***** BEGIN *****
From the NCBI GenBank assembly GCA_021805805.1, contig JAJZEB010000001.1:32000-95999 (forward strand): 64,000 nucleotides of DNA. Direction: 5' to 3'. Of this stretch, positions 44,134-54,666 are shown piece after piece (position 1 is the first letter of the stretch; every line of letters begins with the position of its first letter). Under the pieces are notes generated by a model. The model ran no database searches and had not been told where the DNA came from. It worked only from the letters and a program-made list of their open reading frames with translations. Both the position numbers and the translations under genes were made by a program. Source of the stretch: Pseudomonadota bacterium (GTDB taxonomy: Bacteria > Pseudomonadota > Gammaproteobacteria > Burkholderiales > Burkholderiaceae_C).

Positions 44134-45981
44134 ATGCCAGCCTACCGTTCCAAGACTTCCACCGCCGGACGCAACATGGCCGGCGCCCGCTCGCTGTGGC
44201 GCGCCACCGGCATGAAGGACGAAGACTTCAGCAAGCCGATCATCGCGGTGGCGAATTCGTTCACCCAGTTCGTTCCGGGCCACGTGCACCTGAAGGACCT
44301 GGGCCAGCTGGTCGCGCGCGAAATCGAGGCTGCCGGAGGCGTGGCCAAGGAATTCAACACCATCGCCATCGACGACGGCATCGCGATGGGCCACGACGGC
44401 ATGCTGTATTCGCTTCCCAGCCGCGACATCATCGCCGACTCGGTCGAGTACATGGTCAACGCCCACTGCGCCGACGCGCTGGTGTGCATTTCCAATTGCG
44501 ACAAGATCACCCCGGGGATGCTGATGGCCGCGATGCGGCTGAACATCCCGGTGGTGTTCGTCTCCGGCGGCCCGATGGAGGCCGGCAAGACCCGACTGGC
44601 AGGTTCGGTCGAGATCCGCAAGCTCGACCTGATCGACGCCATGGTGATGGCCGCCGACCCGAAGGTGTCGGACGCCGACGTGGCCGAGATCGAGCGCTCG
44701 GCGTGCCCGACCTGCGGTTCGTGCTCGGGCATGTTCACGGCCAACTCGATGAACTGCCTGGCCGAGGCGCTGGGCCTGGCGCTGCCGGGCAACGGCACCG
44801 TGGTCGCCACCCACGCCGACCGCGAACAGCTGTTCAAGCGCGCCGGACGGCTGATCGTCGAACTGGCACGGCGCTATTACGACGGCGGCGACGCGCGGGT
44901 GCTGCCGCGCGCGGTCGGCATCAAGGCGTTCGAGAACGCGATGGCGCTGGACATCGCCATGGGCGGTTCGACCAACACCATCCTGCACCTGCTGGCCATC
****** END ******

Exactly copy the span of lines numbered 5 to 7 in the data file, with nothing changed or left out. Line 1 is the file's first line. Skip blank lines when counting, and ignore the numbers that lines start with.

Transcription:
44301 GGGCCAGCTGGTCGCGCGCGAAATCGAGGCTGCCGGAGGCGTGGCCAAGGAATTCAACACCATCGCCATCGACGACGGCATCGCGATGGGCCACGACGGC
44401 ATGCTGTATTCGCTTCCCAGCCGCGACATCATCGCCGACTCGGTCGAGTACATGGTCAACGCCCACTGCGCCGACGCGCTGGTGTGCATTTCCAATTGCG
44501 ACAAGATCACCCCGGGGATGCTGATGGCCGCGATGCGGCTGAACATCCCGGTGGTGTTCGTCTCCGGCGGCCCGATGGAGGCCGGCAAGACCCGACTGGC